WHEN was the last time you had to deal with a difficult customer? Was it an external customer or an internal one such as a member of your team, a colleague or even your boss?

I’m sure that you always want to provide exceptional service to both your internal and external customers. However, in the real world, things go wrong and mistakes are made.

These “customers” will often judge your level of service based on how you respond to a mistake. Do it well and they will probably forgive you and possibly even say positive things about your business or your abilities to other people.

The important thing to realise when dealing with an upset customer, whether an internal or external one, is that you must first deal with his feelings, then deal with his problem.

Upset customers are liable to have strong feelings when you, your product or service lets them down and they will probably want to unleash these feelings on you.

Here are five ways to deal with upset or difficult customers:


Stay out of the problem emotionally and concentrate on listening non-defensively and actively. Customers may make disparaging and emotional remarks — don’t take the bait and bite back.


Look and sound like you are listening. The customer wants to know that you care and that you are interested in their problem. So maintain eye contact and make affirmative noises like “Mm” and “uh-huh”.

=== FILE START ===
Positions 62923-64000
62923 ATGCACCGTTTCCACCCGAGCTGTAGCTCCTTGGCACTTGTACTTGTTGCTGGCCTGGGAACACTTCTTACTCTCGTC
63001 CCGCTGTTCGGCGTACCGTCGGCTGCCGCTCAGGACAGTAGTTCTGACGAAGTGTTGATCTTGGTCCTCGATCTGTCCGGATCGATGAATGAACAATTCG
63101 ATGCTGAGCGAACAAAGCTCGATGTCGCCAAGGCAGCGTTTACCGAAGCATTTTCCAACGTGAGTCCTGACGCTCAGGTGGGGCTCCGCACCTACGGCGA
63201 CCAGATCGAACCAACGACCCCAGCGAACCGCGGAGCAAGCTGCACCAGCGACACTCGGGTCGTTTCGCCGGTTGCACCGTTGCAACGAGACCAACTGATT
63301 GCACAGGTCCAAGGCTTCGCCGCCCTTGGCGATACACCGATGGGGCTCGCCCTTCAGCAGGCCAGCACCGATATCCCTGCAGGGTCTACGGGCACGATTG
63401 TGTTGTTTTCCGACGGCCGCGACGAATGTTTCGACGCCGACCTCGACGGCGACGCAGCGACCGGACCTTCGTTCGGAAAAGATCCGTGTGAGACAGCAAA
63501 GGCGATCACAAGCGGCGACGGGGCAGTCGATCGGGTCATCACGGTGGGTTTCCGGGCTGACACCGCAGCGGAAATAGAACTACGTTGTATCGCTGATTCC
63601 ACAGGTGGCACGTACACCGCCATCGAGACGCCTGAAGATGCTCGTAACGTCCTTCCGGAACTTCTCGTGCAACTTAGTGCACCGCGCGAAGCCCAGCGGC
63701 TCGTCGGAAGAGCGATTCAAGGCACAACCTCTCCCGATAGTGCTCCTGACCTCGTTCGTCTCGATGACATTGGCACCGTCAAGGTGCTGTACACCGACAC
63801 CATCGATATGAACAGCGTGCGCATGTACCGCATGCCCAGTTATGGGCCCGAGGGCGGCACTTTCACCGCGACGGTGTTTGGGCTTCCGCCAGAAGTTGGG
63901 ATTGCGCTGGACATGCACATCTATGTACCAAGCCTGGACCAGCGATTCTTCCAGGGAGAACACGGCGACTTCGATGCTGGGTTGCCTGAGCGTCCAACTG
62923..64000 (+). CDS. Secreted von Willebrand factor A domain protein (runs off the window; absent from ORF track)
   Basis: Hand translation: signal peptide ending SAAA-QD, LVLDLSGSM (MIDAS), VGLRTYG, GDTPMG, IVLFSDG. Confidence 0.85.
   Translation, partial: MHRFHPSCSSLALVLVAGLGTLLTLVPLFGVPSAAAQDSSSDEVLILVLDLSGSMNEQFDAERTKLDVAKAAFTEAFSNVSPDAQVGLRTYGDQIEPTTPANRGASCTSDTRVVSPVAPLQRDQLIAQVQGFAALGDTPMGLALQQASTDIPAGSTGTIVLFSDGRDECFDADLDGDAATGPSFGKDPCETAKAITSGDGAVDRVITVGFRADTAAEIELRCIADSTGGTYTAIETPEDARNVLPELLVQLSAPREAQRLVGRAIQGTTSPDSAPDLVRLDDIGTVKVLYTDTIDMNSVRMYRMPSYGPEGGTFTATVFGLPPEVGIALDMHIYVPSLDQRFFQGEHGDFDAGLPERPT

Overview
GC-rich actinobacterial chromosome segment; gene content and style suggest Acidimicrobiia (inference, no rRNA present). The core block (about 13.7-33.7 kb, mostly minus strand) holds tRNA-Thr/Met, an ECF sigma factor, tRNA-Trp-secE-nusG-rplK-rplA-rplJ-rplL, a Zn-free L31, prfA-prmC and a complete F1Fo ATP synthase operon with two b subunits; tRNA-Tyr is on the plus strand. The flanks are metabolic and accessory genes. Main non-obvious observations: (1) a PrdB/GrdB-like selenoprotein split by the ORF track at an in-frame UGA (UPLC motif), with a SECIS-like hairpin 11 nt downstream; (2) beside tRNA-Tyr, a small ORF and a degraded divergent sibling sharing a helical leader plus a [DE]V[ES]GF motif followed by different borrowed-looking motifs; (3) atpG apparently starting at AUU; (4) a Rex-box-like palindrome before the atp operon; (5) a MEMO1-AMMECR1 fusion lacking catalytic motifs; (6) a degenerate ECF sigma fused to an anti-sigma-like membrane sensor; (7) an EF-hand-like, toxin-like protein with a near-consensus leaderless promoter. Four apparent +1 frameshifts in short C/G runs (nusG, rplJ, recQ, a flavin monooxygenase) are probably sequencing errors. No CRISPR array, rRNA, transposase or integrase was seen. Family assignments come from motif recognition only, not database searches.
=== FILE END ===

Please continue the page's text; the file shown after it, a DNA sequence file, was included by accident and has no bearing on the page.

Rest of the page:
“Sorry” is an overused word. Everyone says it when something goes wrong and it has lost its value. How often have you heard, “Sorry about that, give me the details and I’ll sort this out for you”.

It is far better to say: “I apologise for ......”. And if you really need to use the sorry word, make sure to include it as part of a full sentence. “I’m sorry you haven’t received that information as promised, Mr Smith.” It is also good practice to use the customer’s name in a difficult situation.


Using empathy is an effective way to deal with the customer’s feelings. Empathy isn’t about agreement; it is the acceptance of what the customer is saying and feeling. Basically the message is, “I understand how you feel”.

Obviously, this has to be a genuine response. If the customer realises you are being insincere, he will feel patronised — and become angrier!

Examples of empathic responses are: “I can understand that you’re angry”, or “I see what you mean”.


Sometimes, it is useful to add another phrase to the empathic response, including putting yourself in the picture. If you say: “I can understand how you feel, I don’t like it either when I’m kept waiting”, this has the effect of getting on the customer’s side and building rapport.

Some customer service people are concerned with this response as they believe it will lead to the question: “Why don’t you do something about it then?” The majority of customers won’t respond this way if they realise that you are a reasonable and caring person.

If a customer does say that, continue empathising and then tell him what you will do about the situation. Say things like: “I’ll report this to my manager” or “I’ll do my best to ensure it doesn’t happen in the future.”

Customers are primarily driven by their emotions. It is therefore important to use human responses in any interaction, particularly when a customer is upset or angry. If customers like you and feel that you care, then they are more likely to accept what you say and forgive your mistakes.